Haven House Counseling Center

Building healthy individuals,
families and communities.
Major Depressive Disorder
Treatment for Depression
Medication and Psychotherapy

Depression, even the most severe cases, can be treated. The earlier that treatment can begin, the more effective it is. Depression is usually treated with medications, psychotherapy, or a combination of the two.


Antidepressants are medicines that treat depression. They may help improve the way your brain uses certain chemicals that control mood or stress.


Evidence-based psychotherapeutic approaches specific to the treatment of depression include cognitive-behavioral therapy (CBT), interpersonal therapy (IPT),
and problem-solving therapy.

Major Depressive Disorder (Clinical Depression) is a common illness that negatively affects an individual's mood.  Symptoms include:

  • Persistent sad, anxious, or “empty” mood
  • Feelings of hopelessness, or pessimism
  • Irritability
  • Feelings of guilt, worthlessness, or helplessness
  • Loss of interest or pleasure in hobbies and activities
  • Decreased energy or fatigue
  • Moving or talking more slowly
  • Feeling restless or having trouble sitting still
  • Difficulty concentrating, remembering, or making decisions
  • Difficulty sleeping, early-morning awakening, or oversleeping
  • Appetite and/or weight changes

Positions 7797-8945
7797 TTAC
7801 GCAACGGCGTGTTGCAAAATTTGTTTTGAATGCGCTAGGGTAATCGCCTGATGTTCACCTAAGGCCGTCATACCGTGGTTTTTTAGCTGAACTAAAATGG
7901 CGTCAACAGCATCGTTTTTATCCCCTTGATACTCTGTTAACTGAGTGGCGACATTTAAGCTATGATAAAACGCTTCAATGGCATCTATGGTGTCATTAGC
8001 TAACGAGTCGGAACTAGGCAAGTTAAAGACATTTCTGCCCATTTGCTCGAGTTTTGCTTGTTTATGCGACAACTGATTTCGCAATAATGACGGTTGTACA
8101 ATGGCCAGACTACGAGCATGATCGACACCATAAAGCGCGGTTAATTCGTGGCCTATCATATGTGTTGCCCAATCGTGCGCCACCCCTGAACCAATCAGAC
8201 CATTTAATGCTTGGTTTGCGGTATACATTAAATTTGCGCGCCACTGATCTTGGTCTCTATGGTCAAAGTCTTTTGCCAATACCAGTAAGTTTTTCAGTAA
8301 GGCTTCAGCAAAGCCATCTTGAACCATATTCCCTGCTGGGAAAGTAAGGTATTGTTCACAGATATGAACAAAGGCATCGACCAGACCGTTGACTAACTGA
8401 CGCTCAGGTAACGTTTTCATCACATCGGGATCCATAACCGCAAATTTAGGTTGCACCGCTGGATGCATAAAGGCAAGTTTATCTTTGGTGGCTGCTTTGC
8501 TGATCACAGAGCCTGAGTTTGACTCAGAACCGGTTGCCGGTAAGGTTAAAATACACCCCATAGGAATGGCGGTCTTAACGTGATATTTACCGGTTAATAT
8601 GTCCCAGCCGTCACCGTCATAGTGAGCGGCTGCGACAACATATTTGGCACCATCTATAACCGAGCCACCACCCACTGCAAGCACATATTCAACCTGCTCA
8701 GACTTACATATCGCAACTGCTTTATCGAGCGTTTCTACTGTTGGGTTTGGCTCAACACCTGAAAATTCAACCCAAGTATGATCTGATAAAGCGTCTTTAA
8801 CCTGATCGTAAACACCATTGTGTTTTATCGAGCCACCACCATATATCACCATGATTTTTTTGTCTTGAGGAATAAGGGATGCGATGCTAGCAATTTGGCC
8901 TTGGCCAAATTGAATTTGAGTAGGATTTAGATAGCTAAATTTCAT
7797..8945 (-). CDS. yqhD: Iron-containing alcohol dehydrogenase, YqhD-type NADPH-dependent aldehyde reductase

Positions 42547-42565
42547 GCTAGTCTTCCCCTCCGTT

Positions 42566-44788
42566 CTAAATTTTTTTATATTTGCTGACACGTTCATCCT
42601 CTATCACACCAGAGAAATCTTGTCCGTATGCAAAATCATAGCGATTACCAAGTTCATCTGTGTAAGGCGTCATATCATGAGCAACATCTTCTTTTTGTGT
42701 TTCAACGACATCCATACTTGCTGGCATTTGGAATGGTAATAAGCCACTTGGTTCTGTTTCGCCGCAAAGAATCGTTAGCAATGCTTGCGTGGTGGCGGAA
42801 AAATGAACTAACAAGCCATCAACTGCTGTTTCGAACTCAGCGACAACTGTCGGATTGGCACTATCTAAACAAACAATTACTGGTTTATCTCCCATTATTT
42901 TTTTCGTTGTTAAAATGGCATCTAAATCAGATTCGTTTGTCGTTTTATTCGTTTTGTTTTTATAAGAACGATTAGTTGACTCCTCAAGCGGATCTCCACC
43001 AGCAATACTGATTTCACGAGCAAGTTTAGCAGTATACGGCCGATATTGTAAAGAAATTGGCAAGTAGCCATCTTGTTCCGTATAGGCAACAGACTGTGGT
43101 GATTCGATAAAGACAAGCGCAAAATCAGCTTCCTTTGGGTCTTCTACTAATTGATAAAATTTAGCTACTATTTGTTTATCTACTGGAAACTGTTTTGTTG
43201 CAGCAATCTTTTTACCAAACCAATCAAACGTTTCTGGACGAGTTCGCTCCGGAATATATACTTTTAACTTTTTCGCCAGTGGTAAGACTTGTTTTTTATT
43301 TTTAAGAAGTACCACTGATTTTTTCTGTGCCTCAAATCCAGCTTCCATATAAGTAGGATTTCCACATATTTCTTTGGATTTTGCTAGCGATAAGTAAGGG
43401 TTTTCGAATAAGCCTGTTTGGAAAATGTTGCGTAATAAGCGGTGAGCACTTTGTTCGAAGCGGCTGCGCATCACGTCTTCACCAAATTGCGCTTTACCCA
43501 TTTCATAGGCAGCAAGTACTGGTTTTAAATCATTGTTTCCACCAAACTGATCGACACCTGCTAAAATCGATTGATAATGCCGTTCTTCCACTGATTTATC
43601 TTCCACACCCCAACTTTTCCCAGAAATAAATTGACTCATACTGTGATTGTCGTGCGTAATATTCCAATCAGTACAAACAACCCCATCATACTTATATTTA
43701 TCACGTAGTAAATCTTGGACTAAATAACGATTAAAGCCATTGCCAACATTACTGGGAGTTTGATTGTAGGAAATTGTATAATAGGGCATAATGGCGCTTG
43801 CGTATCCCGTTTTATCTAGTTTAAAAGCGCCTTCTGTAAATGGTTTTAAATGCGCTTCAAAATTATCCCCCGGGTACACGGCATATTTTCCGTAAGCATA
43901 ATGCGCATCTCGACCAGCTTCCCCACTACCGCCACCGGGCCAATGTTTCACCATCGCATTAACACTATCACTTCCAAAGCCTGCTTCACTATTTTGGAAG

• Thoughts of death or suicide, or suicide attempts
  • Aches or pains, headaches, cramps, or digestive problems without a clear physical cause and/or that do not ease even with treatment

Primary Types of Depressive Disorders

  1. Major Depressive Disorder
  2. Persistent Depressive Disorder (Dysthymia)
  3. Seasonal Affective Disorder
  4. Postpartum Depressive Disorder 
More Information:
What You Need to Know About Depression

Produced by the National Institute of Mental Health

Clinical Depression is more than life’s “ups” and “downs.” 

It is normal to feel sad when a loved one dies, or when you are sick, going through a divorce, or having financial problems. But for some people the sadness does not go away, or keeps coming back. If your sadness lasts more than a few weeks or cause you to struggle with daily life, you may be suffering from clinical depression.  Clinical depression is not a personal weakness or faithlessness.  Clinical depression is a “whole-body” illness that affects your mood, thoughts, body and behavior.

Depression Brief Assessment
The brief Depression Assessment is not intended to provide you with a diagnosis.  It can be used to provide you with further insight into whether you should seek counseling.  You should not use the assessment alone to make a determination.  It is just one tool to add to all the factors you can consider in deciding to seek treatment.

Assessment Source:  Mental Health America (MHA)
Depression Brief Assessment